Semiconductor nanowires in as-grown geometry on their substrate are promising building blocks for novel electronic, photonic and optoelectronic devices. The electronic band structure and functionality of those devices can be strongly influenced by the crystalline purity of the constituent materials and the presence of different polytypes, such as zinc-blende, twinned zinc-blende and wurtzite. The nanowires under investigation were grown on a Si substrate along the (111) direction with diameter of 100 nm and height of about 1 µm by means of self-assisted molecular beam epitaxy (MBE). Before growth, periodic openings were fabricated through the SiO2 thermal oxide layer by electron beam lithography with a pitch distance of 2 µm. This allowed the nanowires to be grown only at pre-defined positions across the substrate surface.

Individual free-standing GaAs nanowires were electrically investigated in a dual-focused ion beam (FIB) system. Nanometre-sized tungsten needles with a mean radius of 30 nm were used to contact the top of a selected nanowire. A second contact was made onto the conducting substrate. Subsequently, voltage-current (V-I) characteristics (Figure 8) with a voltage varying between -10 V and +10 V were measured using a semiconductor analyser. The inset in Figure 8 shows the contacting needle close to the top of a single nanowire. Two different electrical regimes were identified in the electrical characteristics: a back-to-back Schottky diode regime, complying with the thermoionic emission theory, and a space charge limited current regime. Effective mobility and resistance values were extracted for different nanowires, having 10 cm2/Vs and 102 MΩ respective orders of magnitude. To check the reproducibility of the measurements, each nanowire was contacted several times by approaching the W tip to the top and applying different pressures. The current-voltage curves collected were compared to quantify the influence of the contacting procedure, and this constitutes the uncertainty in our measurements.

Voltage−current characteristics of several nanowires

Fig. 8: Voltage−current characteristics of several nanowires (NWs). Inset: Scanning electron microscope (SEM) image of a tungsten contacting needle close to the top of an individual nanowire inside the FIB chamber.

To determine the origin of the differences detected, the structure of the same individual nanowires was investigated using nanofocused X-ray Bragg diffraction [1,2] at beamline ID01. To identify the very same nanowires previously characterised in the FIB chamber, Pt-markers (easily detectable with an optical microscope) were deposited simultaneously in the FIB chamber by a gas injector system close to the position of interest. The X-ray beam used had a photon energy of 7.8 keV, and was focused with a Fresnel Zone Plate (FZP) down to a focal size of 400 x 700 nm2 providing the spatial resolution required to achieve single nanowire inspection. During the X-ray exposure, a constant nitrogen flux was blown over the sample to protect the nanowires from possible radiation-induced oxidation. To identify the nanowire to be measured, X-ray nano-diffraction maps of large areas on the sample surface were collected under Bragg conditions using the K-map method [3]. For accurate structural characterisation, intensity maps were collected as a function of the three components of the wave vector transfer, i.e. reciprocal space maps, at the structurally sensitive [4] asymmetric (331), (422) and (1015) reflections. The structural investigation revealed the presence of several zinc-blende and twinned zinc-blende segments, stacked above each other and most likely separated by multiple stacking faults. A correlation was found between the number of these units and the extracted electrical parameters (Figure 9). A monotonic increase of the resistive behaviour with the number of segments, and therefore phase boundaries, was observed. The origin of this specific structural configuration may be related to the pressure exerted onto the nanowire during the electrical characterisation. The role played by the contacting procedure acquires therefore great importance. A small plastic deformation may lead to the simultaneous activation of several secant {111} glide planes, and change the nature of the phase boundaries by enhancing the number of stacking faults.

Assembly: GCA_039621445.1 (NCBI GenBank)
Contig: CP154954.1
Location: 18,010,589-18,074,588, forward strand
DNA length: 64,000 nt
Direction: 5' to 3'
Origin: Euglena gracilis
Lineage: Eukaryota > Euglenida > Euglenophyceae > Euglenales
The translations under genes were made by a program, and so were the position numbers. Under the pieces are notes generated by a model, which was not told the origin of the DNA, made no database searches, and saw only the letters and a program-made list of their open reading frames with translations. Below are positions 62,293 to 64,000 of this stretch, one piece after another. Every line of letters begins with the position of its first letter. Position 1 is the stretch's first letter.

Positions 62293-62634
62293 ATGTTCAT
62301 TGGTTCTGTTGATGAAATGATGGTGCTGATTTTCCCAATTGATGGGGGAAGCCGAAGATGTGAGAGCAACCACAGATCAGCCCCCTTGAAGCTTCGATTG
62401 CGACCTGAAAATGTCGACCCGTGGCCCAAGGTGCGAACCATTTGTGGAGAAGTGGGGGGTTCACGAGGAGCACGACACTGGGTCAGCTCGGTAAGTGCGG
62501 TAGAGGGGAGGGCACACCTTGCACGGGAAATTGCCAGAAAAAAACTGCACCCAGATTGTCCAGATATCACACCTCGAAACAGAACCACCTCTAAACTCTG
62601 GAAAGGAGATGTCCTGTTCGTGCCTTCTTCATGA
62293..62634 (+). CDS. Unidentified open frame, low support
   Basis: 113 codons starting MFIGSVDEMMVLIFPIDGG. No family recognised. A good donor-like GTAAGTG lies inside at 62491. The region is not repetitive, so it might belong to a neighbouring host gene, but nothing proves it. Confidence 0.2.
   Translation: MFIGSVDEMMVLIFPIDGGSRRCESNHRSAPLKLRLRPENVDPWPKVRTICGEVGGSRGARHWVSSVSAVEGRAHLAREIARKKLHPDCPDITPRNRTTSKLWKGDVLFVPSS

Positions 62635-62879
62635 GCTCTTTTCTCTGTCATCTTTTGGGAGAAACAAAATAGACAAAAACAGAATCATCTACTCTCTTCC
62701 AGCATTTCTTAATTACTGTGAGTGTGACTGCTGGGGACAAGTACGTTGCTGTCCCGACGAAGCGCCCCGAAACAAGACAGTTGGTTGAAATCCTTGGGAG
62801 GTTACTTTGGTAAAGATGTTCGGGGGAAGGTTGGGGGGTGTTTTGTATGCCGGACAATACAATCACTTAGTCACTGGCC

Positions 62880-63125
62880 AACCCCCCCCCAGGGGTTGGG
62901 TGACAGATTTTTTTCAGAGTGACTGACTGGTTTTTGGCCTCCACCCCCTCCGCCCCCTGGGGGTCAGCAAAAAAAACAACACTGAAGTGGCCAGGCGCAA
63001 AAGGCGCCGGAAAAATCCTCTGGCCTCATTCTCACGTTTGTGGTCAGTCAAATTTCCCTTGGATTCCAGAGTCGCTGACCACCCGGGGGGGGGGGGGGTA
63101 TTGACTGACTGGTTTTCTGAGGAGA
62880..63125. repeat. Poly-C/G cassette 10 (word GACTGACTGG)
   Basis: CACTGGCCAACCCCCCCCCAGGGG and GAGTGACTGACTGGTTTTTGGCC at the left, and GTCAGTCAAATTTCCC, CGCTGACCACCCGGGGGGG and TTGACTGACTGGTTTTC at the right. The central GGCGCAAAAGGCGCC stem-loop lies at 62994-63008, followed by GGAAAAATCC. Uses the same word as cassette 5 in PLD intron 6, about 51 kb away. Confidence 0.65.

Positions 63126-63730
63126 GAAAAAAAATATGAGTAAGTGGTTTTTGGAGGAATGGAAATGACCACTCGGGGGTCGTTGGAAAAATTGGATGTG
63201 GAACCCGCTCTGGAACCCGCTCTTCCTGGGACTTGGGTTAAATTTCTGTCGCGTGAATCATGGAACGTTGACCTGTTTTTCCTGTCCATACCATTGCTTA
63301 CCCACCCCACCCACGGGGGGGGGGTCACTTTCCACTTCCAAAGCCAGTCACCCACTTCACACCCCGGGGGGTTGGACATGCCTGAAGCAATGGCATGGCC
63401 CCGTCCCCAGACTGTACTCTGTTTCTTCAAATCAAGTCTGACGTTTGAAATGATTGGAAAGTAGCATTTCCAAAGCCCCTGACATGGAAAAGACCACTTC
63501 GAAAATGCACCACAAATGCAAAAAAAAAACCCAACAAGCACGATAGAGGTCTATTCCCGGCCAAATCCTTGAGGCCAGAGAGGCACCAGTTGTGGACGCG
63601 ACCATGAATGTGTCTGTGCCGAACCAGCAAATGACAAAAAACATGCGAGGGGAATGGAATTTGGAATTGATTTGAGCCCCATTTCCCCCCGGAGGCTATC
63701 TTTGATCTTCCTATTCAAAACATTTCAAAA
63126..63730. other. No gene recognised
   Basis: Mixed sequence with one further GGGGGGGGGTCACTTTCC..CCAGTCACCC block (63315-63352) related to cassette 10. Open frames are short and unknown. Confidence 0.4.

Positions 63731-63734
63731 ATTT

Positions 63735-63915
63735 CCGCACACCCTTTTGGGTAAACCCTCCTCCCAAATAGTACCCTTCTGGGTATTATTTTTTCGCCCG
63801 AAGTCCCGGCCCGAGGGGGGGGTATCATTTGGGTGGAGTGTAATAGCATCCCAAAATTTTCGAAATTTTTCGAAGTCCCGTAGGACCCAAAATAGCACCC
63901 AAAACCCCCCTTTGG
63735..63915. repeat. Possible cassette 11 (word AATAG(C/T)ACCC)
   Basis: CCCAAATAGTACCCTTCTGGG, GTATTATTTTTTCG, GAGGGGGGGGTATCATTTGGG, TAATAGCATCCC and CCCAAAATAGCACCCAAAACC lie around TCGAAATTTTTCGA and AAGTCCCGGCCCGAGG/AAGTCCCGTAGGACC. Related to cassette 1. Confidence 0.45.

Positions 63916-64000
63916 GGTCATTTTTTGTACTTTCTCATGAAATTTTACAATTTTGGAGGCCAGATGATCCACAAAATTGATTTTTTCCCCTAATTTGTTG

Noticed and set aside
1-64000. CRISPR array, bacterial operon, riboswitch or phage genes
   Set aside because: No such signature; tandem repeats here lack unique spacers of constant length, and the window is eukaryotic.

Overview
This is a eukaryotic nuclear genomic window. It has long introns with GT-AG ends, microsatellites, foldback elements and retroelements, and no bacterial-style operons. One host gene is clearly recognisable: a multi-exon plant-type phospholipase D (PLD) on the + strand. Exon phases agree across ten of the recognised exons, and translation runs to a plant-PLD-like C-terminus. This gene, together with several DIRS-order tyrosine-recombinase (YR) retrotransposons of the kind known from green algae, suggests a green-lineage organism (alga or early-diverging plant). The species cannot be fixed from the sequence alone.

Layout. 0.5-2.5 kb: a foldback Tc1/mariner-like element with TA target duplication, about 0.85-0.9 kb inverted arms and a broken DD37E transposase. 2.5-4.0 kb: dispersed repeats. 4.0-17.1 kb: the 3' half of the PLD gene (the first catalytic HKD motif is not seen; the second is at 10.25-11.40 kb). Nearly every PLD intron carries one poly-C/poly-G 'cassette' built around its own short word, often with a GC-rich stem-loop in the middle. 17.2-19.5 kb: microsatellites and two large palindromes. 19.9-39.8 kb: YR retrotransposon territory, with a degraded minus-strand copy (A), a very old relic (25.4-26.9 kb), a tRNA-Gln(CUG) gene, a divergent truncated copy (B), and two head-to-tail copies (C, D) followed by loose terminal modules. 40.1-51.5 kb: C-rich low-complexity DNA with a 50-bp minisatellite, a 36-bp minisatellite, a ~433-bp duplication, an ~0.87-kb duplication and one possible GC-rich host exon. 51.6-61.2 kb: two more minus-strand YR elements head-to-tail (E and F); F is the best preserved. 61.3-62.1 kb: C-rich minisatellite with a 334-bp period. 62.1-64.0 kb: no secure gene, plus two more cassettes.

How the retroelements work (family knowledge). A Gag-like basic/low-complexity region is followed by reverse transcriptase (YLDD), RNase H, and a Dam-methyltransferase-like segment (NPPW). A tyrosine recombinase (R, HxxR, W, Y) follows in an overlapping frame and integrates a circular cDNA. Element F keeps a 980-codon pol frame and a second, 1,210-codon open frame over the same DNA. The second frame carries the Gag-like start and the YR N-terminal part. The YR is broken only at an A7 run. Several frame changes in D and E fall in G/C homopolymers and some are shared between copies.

Total extracted resistance (Rs) and inverse effective mobility (1/µ)

Fig. 9: Total extracted resistance (Rs) and inverse effective mobility (1/µ) as functions of the number of segments (interfaces) within the nanowires.

In conclusion, a method for correlating the differences in the V−I characteristics with the number of intrinsic interfaces within the same individual nanowire was demonstrated. It is suitable for the collection of valuable data for the improvement of growth and contacting techniques, towards tuneable electrical properties.


Principal publication and authors

Correlation of Electrical and Structural Properties of Single As-Grown GaAs Nanowires on Si (111) Substrates, G. Bussone (a,b), H. Schäfer-Eberwein (c), E. Dimakis (d,e), A. Biermanns (b),  D. Carbone (a), A. Tahraoui (d), L. Geelhaar (d),  P. Haring Bolívar (c), T.U. Schülli (a) and  U. Pietsch (b), Nano Lett. 15, 981-989 (2015);  doi: 10.1021/nl5037879.
(a) ESRF
(b) Festkörperphysik, Universität Siegen (Germany)
(c) Hochfrequenztechnik and Quantenelektronik, Universität Siegen (Germany)
(d) Paul-Drude-Institut für Festkörperelektronik, Berlin (Germany)
(e) Helmholtz-Zentrum Dresden-Rossendorf, Institute of Ion Beam Physics and Materials Research, Dresden (Germany)



[1] A. Biermanns et al., J. Synchrotron Rad. 16, 796-802 (2009).
[2] G. Bussone et al., J. Appl. Crystallogr. 46, 887-892 (2013).
[3] G.A. Chahine et al., J. Appl. Crystallogr. 47, 762-769 (2014).
[4] A. Biermanns et al., J. Appl. Crystallogr. 45, 239-244 (2012).